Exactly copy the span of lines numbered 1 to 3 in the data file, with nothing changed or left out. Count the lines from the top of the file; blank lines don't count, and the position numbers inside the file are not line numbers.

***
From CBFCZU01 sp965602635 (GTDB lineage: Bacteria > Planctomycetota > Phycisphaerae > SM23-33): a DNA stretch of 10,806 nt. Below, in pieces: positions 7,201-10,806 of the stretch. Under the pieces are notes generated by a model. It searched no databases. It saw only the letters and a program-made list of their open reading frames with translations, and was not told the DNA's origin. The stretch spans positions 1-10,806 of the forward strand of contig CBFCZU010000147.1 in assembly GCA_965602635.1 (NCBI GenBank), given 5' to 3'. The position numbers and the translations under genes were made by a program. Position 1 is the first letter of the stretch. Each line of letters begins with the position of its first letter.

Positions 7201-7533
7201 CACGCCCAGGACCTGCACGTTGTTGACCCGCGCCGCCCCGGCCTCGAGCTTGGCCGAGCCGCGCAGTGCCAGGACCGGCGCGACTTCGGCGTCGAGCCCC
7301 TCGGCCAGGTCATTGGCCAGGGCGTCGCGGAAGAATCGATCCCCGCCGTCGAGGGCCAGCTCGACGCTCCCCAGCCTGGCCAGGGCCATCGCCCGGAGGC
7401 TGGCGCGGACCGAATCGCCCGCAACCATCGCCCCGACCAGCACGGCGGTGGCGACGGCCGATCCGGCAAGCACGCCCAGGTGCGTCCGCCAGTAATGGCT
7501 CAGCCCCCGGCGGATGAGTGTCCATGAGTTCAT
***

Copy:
From CBFCZU01 sp965602635 (GTDB lineage: Bacteria > Planctomycetota > Phycisphaerae > SM23-33): a DNA stretch of 10,806 nt. Below, in pieces: positions 7,201-10,806 of the stretch. Under the pieces are notes generated by a model. It searched no databases. It saw only the letters and a program-made list of their open reading frames with translations, and was not told the DNA's origin. The stretch spans positions 1-10,806 of the forward strand of contig CBFCZU010000147.1 in assembly GCA_965602635.1 (NCBI GenBank), given 5' to 3'. The position numbers and the translations under genes were made by a program. Position 1 is the first letter of the stretch. Each line of letters begins with the position of its first letter.

Positions 7201-7533
7201 CACGCCCAGGACCTGCACGTTGTTGACCCGCGCCGCCCCGGCCTCGAGCTTGGCCGAGCCGCGCAGTGCCAGGACCGGCGCGACTTCGGCGTCGAGCCCC